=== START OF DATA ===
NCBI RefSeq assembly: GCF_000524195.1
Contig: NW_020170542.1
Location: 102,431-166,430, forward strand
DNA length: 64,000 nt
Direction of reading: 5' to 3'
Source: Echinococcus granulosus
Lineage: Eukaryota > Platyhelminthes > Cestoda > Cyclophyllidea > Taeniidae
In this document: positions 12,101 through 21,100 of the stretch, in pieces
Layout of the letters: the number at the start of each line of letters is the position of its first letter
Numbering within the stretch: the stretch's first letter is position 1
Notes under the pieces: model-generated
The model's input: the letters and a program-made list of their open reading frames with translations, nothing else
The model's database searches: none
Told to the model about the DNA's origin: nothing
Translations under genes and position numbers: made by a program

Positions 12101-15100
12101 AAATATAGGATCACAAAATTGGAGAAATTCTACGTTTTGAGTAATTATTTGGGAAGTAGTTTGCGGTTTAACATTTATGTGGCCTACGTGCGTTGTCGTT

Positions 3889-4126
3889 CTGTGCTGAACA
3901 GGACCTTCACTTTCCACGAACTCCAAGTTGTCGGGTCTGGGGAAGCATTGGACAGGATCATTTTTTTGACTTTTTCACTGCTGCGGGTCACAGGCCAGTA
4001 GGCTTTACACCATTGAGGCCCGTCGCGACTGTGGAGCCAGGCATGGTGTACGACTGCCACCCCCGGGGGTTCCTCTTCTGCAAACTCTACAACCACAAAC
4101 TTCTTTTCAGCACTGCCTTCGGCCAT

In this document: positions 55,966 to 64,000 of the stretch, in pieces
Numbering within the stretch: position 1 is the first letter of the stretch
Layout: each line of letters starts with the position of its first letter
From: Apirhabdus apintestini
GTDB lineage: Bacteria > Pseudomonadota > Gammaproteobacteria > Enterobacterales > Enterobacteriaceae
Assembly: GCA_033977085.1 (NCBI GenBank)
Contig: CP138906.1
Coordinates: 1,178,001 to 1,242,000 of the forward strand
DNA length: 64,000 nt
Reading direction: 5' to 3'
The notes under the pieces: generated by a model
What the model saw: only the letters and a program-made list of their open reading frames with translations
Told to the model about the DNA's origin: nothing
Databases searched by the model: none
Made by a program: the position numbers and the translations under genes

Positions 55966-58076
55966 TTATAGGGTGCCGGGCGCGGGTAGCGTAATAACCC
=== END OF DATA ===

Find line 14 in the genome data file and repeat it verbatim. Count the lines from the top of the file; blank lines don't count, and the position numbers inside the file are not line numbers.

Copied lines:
Told to the model about the DNA's origin: nothing